Math’s important, don’t get me wrong, but I don’t feel like blowing up at someone over my impatience of not getting the coins quickly enough so I can go devour my food.
And don’t get me wrong, I’m not some enlightened buddha-saint, either. I get plenty angry enough all the time as it is, but someone making a simple mistake isn’t something to get angry about; I reserve it now for malicious people, who fortunately seem to exist mostly online. But there’s a fuckton of them, and being angry at them takes enough of my time as it is.
So for this cashier, I just let her take the time she needed. She finally realized what I had been trying to tell her, and I joked and said, “I would have kept it, but you probably would have gotten fired.”
She thanked me for being honest and gave me the $0.40.
I walked away and realized that my alignment must be drifting more toward Lawful good.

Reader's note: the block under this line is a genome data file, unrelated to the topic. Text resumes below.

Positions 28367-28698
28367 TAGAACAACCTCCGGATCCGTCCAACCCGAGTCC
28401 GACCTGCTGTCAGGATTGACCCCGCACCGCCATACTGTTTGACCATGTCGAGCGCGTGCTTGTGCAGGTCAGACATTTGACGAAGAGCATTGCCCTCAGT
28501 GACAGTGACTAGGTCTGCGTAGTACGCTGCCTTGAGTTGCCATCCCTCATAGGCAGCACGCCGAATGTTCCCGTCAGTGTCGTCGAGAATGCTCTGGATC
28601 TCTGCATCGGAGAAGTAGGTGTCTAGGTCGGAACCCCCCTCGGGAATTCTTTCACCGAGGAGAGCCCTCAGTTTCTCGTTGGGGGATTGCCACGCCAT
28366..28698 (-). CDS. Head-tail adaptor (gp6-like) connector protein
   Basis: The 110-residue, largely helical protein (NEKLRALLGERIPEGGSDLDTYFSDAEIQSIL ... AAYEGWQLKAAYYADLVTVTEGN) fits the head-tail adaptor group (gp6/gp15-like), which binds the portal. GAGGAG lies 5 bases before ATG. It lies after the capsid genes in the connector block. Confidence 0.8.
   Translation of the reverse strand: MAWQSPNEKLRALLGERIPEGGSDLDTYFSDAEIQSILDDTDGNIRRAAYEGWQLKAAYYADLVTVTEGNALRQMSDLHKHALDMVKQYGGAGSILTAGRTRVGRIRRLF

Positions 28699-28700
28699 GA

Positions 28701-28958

But really it’s just that I don’t need $9 that badly that I’d watch someone make a mistake in my favor that could lose them their job.
Then I got back in my car, and read the news about Dan Kaminsky, and had to eat a really sad burrito.
Dan was so smart, probably every day of his life he probably felt like I felt like with the cashier a few minutes ago, dealing with computer programmers who made stupid math mistakes that could cost them their job.
I almost called them “computer programmer idiots” in that last sentence, but I went back and edited that out.
The programmers aren’t idiots either, but when you see the same mistakes enough times, it can try your patience and make you wonder what it would take to get the message through to everyone so you could never have to see that mistake made again.
I didn’t know Dan all that well, but we both spoke at the same conference once. He was friends with a lot of my hacker friends who I’ve met in the infosec sphere. He had an absolutely stirling reputation for both brilliance and kindness, and from watching the talks he gave, he was an incredible human being. The world will be less safe without him.
I’m sorry I didn’t know you any better than I did, Dan. You did a lot with your life, and the stories I’m reading now from your friends say even more about the person you were. Thank you for being that person.